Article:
The Commonwealth Ombudsman has told agencies to quickly fix thousands of unlawfully miscalculated welfare debts.

In a recent report (PDF), Commonwealth Ombudsman Iain Anderson laid out findings and recommendations from an investigation into income apportionment. 

The investigation revealed that Services Australia had unlawfully apportioned employment income between Centrelink fortnights from 2003 to December 2020.

Anderson said that given the agencies' awareness and the potential impact on numerous individuals, more progress should have been made in addressing the customer impact of unlawful income apportionment. 

“Agencies have a responsibility to identify and assess, in a timely way, the impact historic unlawful calculations had on customers, and develop a fair and reasonable remediation strategy,” he said. 

The report outlined eight recommendations for Services Australia and the Department of Social Services (DSS) to address the issues. 

Anderson urged the agencies to consider and develop a comprehensive remediation strategy for customers with incorrectly calculated debts or payments due to income apportionment.

Highlighting the significance of prompt action, Anderson said; “Social security debts can have significant negative impacts on customers, and delays in actioning debt review can further exacerbate customer distress”.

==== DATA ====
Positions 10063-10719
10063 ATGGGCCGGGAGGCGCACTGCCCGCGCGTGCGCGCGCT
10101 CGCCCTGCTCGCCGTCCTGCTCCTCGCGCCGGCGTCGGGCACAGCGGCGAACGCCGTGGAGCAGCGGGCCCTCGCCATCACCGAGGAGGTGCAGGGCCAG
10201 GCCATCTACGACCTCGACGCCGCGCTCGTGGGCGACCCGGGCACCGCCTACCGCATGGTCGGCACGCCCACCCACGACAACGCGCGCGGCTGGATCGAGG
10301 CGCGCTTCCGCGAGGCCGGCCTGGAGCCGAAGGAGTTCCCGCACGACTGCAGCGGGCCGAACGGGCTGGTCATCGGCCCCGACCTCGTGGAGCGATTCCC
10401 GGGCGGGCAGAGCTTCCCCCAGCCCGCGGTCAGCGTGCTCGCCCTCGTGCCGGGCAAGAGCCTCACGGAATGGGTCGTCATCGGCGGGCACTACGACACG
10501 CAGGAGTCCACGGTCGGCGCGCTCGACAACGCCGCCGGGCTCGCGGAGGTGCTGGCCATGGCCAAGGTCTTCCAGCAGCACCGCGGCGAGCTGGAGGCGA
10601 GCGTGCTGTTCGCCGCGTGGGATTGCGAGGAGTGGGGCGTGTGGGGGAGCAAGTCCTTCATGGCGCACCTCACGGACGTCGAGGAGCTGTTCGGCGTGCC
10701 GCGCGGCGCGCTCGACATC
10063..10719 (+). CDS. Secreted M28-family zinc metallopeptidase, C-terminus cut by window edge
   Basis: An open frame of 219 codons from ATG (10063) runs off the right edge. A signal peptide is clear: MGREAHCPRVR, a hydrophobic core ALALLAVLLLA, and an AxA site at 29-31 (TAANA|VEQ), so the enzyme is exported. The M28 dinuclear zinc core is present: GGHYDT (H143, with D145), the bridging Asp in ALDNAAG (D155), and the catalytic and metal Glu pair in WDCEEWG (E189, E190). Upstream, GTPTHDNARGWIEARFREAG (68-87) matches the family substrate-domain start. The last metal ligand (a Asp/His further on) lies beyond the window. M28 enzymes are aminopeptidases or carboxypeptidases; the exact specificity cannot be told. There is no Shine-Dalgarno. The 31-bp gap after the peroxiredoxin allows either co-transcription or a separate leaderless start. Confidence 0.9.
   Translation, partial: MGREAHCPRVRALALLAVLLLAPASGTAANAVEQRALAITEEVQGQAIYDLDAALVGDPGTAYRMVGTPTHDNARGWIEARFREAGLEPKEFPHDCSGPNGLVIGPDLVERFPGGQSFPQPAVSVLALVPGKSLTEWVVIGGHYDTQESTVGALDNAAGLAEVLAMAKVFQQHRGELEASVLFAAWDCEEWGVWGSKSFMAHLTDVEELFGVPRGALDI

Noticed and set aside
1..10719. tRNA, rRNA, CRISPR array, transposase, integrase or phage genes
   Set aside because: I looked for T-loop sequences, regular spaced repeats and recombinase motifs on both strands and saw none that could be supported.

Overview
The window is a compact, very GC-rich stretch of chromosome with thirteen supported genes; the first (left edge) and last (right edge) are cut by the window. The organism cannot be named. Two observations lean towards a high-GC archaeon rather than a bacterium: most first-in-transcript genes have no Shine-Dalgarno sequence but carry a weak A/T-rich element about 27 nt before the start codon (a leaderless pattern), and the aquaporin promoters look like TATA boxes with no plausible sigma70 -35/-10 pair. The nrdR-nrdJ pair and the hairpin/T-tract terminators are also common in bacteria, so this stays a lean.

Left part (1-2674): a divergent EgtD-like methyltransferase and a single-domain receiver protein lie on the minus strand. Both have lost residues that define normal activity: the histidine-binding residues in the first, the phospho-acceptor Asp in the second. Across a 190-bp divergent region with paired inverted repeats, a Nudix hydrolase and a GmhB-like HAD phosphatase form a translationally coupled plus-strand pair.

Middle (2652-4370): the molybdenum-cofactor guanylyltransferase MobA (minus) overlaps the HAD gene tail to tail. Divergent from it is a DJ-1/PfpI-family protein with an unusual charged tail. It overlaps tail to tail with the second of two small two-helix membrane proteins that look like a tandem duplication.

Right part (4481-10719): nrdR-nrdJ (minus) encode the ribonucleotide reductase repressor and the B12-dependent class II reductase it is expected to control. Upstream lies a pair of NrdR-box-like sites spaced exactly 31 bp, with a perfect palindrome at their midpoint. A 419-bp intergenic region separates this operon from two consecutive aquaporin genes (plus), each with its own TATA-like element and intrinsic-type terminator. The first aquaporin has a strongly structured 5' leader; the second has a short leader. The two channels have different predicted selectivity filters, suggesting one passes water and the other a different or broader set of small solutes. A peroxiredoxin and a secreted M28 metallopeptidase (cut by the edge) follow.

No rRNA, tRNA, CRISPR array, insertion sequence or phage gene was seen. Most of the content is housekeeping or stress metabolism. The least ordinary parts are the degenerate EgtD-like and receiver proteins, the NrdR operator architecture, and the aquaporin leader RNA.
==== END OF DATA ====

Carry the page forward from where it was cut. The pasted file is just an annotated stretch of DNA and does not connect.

The investigation also noted that while Services Australia had taken steps to develop relevant communications products, improvements were needed to ensure clarity in communications and staff guidance.

Anderson emphasised the importance of agencies acknowledging mistakes, explaining them clearly, and developing fair ways to address them. 

The recommendations also urged the agencies to capture relevant data for complaints about income apportionment and facilitate information sharing for continuous improvement.

The report concluded that the recommendations, although focused on Services Australia and DSS, held lessons for all Australian Government agencies. 

Anderson outlined key steps agencies should take when identifying systemic issues in decision-making, timely action, fair remediation strategies, clear guidance, effective communication, and comprehensive reporting on complaint trends.